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Article: My Little War

February 1, 2010

By Holland Park Press

My little War by Louis Paul Boon, translated by Paul Vincent, Original Dutch title: Mijn kleine oorlog.

 

This is the first in a series of articles looking at examples of Dutch & Flemish authors in translation.
 
Louis Paul Boon, his readers often refer to him by affectionate nickname Boontje, has own unique writing style. It is deliberately archaic to reflect the way Dutch is spoken by the common man in Flanders. This style is beautifully preserved by the translator, Paul Vincent.

My Little War is set during the Second World War in Belgium, or more specifically Flanders. Boon’s description of war certainly gives the reader plenty of opportunity to interpret the book according to their own point of view.


This book provides a very vivid description of a small rural community in Flanders doing the best they can in harsh circumstances.


Excerpt: the last few paragraphs of ‘The Border’



………………………………………………..Do you have any idea where
we are? asked What’s-his-name. I looked and all I saw was a flat
expanse covered with rubble. This may be where that café was the
day before yesterday where they had that nice pickup truck. And
this is where the baker’s was with those three hot-blooded daughters.
The day before yesterday it had been the village of Veltwezelt
and now it was nothing. One of the three daughters, the youngest
and I think the prettiest, was lying there with . . . but I’d rather
forget that as quickly as possible. And on the threshold of the
ex-café lay two Germans. Just as though they’d drunk themselves
stupid, said What’s-his-name, but I couldn’t make myself laugh.
We followed the main road towards the border where there was
a fencepost and beyond that pole a different country and a different
people. A farmer came out with a bucket of water and he
said that if we were thirsty we could drink. I looked at the farmer,
and you’ll laugh, but he looked just like the Flemish writer Stijn
Streuvels.


So what if that farmer was the spitting image of Stijn Streuvels?
You may think I’m trying to make the point that the people from
Germany could just as well have been the people from Belgium,
but really, I’m not—he looked like him, that’s all—and I still don’t
know if the people there were the same as us, we didn’t see anything
but bits of meadow surrounded by barbed wire, and fat
women who came from a long way off to look at us as we stood
there naked to be checked for lice—apart from that we saw S.S. officers
who did nothing but count and count and count again, and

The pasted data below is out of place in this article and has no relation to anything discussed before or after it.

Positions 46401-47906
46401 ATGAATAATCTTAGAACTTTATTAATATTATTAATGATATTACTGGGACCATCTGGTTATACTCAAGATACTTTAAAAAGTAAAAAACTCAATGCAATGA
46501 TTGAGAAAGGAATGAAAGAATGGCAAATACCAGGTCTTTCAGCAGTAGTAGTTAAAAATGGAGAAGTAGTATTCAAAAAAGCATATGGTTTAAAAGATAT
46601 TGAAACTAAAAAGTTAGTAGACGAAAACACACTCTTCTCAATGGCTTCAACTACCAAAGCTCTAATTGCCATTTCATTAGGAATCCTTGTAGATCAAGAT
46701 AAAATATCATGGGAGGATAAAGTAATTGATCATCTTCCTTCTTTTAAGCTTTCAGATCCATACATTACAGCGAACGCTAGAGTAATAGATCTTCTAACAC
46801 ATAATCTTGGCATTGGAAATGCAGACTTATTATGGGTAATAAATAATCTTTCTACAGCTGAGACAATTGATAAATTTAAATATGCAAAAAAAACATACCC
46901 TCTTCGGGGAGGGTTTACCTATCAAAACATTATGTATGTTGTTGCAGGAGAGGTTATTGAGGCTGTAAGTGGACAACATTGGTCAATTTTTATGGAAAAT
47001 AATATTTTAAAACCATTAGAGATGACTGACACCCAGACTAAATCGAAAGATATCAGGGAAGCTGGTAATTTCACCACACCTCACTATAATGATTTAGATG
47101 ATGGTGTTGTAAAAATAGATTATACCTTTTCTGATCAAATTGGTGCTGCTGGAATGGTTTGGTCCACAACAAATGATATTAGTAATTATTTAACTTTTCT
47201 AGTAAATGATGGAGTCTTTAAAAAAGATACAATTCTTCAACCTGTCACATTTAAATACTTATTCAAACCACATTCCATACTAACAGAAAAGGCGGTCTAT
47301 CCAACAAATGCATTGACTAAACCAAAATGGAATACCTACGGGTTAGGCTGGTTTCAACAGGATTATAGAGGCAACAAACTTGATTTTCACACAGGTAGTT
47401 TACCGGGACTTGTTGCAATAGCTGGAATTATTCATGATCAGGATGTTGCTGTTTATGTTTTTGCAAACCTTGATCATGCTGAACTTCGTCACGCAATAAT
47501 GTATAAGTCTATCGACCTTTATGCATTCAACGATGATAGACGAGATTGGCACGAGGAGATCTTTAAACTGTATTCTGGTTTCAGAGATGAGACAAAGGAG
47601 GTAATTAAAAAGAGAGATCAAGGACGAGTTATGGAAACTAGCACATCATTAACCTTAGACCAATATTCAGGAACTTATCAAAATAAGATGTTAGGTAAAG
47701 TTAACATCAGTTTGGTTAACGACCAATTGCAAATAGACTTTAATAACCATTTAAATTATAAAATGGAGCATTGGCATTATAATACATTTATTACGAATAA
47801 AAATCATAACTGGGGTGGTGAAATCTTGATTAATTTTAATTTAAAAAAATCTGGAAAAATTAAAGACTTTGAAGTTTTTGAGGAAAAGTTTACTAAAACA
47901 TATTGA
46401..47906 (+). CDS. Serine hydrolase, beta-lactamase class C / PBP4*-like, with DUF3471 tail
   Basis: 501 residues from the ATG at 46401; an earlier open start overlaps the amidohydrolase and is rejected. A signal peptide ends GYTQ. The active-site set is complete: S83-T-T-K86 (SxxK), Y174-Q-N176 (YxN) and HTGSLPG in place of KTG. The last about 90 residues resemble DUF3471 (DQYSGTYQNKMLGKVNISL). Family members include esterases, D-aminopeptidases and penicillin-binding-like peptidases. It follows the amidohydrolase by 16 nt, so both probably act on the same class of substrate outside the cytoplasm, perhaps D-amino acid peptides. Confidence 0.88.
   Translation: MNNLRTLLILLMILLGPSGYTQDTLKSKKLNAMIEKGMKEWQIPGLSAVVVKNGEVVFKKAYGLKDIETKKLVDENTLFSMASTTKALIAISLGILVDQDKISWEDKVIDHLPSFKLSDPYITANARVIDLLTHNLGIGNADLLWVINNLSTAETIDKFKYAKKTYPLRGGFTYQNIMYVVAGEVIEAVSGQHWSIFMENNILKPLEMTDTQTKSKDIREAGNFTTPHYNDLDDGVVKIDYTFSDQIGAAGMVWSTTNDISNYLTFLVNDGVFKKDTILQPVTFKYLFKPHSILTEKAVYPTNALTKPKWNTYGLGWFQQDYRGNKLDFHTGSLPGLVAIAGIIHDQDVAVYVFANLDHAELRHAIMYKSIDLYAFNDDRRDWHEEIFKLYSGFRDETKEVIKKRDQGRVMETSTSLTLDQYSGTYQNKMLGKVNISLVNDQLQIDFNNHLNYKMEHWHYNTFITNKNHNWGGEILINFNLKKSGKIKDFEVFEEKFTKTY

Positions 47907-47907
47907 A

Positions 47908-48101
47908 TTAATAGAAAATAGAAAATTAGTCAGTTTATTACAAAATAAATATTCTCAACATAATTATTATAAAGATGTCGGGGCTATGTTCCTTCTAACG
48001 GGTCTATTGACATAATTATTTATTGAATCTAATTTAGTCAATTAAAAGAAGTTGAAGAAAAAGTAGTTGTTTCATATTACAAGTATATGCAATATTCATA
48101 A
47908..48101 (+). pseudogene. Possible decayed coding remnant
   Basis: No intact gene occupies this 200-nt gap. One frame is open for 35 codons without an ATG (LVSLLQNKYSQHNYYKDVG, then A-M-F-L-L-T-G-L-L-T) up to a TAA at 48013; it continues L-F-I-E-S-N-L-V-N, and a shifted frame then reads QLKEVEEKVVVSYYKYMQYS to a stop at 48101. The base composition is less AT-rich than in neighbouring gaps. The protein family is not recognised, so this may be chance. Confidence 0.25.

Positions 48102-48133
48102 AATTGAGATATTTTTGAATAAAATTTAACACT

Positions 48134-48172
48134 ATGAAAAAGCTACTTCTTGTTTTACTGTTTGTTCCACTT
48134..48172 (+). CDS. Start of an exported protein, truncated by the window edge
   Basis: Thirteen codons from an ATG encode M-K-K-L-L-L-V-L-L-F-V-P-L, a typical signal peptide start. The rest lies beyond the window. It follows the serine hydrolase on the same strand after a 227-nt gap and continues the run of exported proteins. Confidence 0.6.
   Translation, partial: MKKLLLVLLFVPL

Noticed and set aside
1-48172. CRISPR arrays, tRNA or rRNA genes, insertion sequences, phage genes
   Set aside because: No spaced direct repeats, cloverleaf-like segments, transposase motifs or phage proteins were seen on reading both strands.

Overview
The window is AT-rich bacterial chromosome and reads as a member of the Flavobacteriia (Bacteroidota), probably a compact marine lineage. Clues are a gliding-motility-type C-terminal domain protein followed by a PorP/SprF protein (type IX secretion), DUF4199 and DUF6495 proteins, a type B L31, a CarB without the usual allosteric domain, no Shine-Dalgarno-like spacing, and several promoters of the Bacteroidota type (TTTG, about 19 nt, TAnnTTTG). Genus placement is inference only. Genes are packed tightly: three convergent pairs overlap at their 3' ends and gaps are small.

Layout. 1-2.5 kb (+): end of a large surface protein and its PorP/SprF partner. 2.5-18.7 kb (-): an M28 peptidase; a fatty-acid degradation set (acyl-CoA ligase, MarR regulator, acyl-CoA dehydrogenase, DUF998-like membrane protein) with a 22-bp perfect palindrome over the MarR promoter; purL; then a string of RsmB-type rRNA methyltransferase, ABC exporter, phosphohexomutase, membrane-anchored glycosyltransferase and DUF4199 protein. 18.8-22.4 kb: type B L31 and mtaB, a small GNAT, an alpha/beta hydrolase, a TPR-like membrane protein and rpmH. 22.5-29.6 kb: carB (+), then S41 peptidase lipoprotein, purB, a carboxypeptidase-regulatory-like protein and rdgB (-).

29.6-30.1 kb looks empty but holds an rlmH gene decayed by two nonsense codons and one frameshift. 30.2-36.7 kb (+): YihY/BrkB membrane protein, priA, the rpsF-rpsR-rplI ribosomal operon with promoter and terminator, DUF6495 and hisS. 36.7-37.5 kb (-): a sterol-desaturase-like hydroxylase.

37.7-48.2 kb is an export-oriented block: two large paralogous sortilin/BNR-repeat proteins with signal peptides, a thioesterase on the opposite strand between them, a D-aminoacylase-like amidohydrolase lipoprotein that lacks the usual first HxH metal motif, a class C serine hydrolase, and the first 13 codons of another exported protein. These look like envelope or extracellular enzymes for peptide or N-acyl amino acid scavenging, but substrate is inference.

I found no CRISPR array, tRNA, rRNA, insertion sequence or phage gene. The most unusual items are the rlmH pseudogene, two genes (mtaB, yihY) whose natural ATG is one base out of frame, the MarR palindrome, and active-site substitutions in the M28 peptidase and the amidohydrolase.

apart from that we were hungry, and apart from that we GOT lice
but by then there were no more inspections.


It is a particular interesting book for an English speaking audience because they were not occupied during war and My Little War very vividly describes the effects of an occupation on the common man.


Excerpt: the observation at the end of ‘Piano for Sale’



And when the planes are overhead the rich people who are pro-
Belgium say: why do they have to DROP BOMBS DROP BOMBS
every night—but they keep their gates locked so that the workers
trying to flee the factories or the train station don’t run through
their gardens and trample the grass.

 

And the poor people who blame the rich people for that—very
quietly, so they don’t hear—ask: is that being pro-Belgium? But
when they steal coal from the railroad, they sell it to the rich people
and sit in the cold.

 

And the ones who are pro-England won’t hear a word said against
the English, they’re good and brave and the best soldiers and they
can swing dance and swing dancing is the best kind of dancing
there is—while the others say the English are cowards who can’t
do much besides dance, and swing dancing is the most indecent
kind of dance there is.

 

And the Gestapo raid the house and push my wife into a corner
and come running into my garden just as I’m trying to push some
lopsided sprouts into the soil—it’s only to check my papers but I
thought it was the end of me, I could already feel the rubber cloth
on my face.

It certainly provides an indictment against the seemingly random injustice of war. For me the most chilling aspect brilliantly conveyed in the translation of the Dutch ‘Mijn kleine oorlog’ into ‘My Little War’ is that the war Louis Paul Boon describes isn’t small in size, it maybe a localised experience seemingly insignificant to the world at large, but even so it shows small decisions have an impact on the big war.